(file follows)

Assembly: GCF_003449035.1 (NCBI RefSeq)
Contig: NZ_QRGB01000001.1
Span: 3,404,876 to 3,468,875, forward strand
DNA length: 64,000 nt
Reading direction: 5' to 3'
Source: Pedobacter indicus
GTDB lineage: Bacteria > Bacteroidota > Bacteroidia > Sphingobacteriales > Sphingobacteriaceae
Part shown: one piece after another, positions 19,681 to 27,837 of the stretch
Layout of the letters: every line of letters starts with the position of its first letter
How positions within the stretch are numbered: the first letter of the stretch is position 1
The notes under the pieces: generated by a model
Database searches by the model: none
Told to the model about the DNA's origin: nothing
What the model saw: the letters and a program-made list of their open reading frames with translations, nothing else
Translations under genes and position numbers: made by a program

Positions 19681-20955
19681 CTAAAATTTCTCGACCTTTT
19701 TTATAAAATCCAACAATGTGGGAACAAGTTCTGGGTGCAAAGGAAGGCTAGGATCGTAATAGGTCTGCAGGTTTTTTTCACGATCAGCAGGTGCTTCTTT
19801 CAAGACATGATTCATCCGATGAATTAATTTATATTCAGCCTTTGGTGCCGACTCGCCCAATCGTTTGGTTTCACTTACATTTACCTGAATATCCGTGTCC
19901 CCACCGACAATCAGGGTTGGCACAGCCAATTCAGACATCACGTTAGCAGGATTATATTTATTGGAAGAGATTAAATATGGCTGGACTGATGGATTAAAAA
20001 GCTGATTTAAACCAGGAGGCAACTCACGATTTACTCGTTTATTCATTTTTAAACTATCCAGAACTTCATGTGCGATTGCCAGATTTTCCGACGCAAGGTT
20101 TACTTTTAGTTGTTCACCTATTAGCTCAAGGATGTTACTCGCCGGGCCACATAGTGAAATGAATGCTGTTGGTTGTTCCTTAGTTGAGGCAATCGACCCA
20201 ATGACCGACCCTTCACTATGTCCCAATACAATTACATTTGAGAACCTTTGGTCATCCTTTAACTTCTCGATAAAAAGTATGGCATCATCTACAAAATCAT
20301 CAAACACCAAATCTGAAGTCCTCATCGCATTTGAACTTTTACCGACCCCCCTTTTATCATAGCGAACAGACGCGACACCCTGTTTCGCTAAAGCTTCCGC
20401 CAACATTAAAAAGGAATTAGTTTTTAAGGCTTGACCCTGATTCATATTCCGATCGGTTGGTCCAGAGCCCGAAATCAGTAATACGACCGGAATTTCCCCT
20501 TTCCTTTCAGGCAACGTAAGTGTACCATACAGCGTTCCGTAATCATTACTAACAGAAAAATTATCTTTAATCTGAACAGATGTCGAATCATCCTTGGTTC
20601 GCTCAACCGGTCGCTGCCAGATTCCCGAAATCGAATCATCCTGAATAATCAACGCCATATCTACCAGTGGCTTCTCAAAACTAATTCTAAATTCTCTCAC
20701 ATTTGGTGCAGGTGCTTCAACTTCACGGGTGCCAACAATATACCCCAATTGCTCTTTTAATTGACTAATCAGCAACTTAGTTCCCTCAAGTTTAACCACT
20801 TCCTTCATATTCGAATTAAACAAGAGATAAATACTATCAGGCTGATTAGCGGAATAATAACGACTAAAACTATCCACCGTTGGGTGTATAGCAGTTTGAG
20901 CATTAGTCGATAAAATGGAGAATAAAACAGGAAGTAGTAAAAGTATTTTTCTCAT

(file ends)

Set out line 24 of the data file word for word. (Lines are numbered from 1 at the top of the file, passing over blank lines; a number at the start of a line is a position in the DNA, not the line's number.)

20301 CAAACACCAAATCTGAAGTCCTCATCGCATTTGAACTTTTACCGACCCCCCTTTTATCATAGCGAACAGACGCGACACCCTGTTTCGCTAAAGCTTCCGC